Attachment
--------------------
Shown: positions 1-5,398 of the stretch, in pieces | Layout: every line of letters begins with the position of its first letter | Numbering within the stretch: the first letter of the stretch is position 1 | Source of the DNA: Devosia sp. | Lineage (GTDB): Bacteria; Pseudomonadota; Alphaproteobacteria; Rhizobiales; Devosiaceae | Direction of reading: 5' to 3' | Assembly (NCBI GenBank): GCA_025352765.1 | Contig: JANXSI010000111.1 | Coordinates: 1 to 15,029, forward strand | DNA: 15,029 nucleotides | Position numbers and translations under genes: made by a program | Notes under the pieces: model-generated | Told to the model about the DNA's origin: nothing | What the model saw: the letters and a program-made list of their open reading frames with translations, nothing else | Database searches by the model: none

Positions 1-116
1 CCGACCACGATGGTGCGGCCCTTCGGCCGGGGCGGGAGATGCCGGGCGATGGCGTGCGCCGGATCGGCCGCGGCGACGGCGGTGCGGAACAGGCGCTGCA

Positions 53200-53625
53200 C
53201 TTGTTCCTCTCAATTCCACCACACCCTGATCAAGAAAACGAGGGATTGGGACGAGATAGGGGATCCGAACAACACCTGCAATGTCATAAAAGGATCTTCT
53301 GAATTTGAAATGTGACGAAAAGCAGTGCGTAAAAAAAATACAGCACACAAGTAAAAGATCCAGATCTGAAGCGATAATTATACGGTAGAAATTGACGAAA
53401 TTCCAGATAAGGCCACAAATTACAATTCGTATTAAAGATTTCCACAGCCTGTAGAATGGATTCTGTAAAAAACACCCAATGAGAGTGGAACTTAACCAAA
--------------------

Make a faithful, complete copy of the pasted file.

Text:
Shown: positions 1-5,398 of the stretch, in pieces | Layout: every line of letters begins with the position of its first letter | Numbering within the stretch: the first letter of the stretch is position 1 | Source of the DNA: Devosia sp. | Lineage (GTDB): Bacteria; Pseudomonadota; Alphaproteobacteria; Rhizobiales; Devosiaceae | Direction of reading: 5' to 3' | Assembly (NCBI GenBank): GCA_025352765.1 | Contig: JANXSI010000111.1 | Coordinates: 1 to 15,029, forward strand | DNA: 15,029 nucleotides | Position numbers and translations under genes: made by a program | Notes under the pieces: model-generated | Told to the model about the DNA's origin: nothing | What the model saw: the letters and a program-made list of their open reading frames with translations, nothing else | Database searches by the model: none

Positions 1-116
1 CCGACCACGATGGTGCGGCCCTTCGGCCGGGGCGGGAGATGCCGGGCGATGGCGTGCGCCGGATCGGCCGCGGCGACGGCGGTGCGGAACAGGCGCTGCA

Positions 53200-53625
53200 C
53201 TTGTTCCTCTCAATTCCACCACACCCTGATCAAGAAAACGAGGGATTGGGACGAGATAGGGGATCCGAACAACACCTGCAATGTCATAAAAGGATCTTCT
53301 GAATTTGAAATGTGACGAAAAGCAGTGCGTAAAAAAAATACAGCACACAAGTAAAAGATCCAGATCTGAAGCGATAATTATACGGTAGAAATTGACGAAA
53401 TTCCAGATAAGGCCACAAATTACAATTCGTATTAAAGATTTCCACAGCCTGTAGAATGGATTCTGTAAAAAACACCCAATGAGAGTGGAACTTAACCAAA